Short Assets Paint the Town was a 2015 High Point Champion in Wisconsin and Open Reserve High Point Champion in Kansas. DDA Ebony Image & PDF Black Knigh were the 2015 Reserve High Point Champion Team in Kansas. DDA Malibar was Kansas’ 2015 Point Champion and DDA Rorie was Pre-Green Reserve High Point Champion at the same fair. In Shelbyville, Tennessee at the ADA Music City Show, DDA Marcelle earned the Pre-Green High Point Champion title and DDA Malibar the Pre-Green Reserve High Point Champion award.

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When not traveling, the Pegelows are at home. Jerry trains the donkeys to perform, and Vicki works behind the scenes keeping records, filing forms, and studying requirements for competition. For example, each donkey competition has its own dress code requirements. One contest in one place may require “exhibitors in halter to wear a long sleeved shirt or blouse with collar, long pants, and a hat. Some rulebooks require gloves for certain classes” so Vicki has plenty of homework to do before the Pegelows load donkeys and take to the road.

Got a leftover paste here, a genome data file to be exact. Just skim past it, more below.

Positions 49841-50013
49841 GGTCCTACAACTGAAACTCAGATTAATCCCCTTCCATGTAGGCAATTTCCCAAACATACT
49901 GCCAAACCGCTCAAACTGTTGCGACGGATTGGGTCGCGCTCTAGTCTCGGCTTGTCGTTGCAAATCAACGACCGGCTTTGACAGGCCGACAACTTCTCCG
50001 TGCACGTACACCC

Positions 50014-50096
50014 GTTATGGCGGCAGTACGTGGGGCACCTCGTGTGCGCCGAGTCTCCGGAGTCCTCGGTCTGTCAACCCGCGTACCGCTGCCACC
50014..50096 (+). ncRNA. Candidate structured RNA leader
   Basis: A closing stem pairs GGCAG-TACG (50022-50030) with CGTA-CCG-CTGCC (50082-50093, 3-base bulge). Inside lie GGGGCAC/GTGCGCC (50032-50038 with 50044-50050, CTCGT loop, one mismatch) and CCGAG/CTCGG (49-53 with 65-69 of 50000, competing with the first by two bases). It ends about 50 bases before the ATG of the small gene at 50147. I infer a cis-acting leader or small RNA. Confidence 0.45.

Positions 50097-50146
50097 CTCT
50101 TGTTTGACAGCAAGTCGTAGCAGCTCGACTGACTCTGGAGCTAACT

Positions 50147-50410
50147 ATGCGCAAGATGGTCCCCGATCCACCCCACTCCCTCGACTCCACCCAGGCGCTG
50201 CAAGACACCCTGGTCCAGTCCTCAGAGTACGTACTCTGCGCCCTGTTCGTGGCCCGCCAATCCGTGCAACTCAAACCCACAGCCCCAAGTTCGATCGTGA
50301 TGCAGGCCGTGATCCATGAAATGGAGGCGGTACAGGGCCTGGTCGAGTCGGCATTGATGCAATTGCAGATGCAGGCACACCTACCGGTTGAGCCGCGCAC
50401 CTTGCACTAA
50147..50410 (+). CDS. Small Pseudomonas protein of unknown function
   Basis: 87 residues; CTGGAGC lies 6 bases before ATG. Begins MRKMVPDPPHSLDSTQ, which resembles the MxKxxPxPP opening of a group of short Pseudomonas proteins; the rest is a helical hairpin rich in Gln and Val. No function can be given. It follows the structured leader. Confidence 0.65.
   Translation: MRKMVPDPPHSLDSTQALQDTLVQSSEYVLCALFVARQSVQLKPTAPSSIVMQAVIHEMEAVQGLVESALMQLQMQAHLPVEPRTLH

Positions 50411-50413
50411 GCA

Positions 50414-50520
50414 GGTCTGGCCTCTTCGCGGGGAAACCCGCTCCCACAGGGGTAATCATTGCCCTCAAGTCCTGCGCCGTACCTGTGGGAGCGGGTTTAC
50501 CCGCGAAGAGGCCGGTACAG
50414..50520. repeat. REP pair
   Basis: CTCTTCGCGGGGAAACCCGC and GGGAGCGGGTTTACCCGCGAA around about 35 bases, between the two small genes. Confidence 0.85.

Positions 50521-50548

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Jerry Pegelow's training ground for his performing donkeys

 

Jerry decided to raise, train, and breed miniature donkeys because they are loving and lovable. They are smart and curious animals that love to learn. He uses a wading pool and arch from which hang swim noodles; they are employed to teach the donkeys to remain calm in a cluttered, changing environment. In the same way that a trainer will socialize a dog by exposing it to various environments and crowds, Jerry exposes his donkeys to different environments, settings, and people.

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Vicki (left) and Jerry (right) flank one of the babies refusing to join the herd
in the larger pasture beyond. She was cozy in the sun.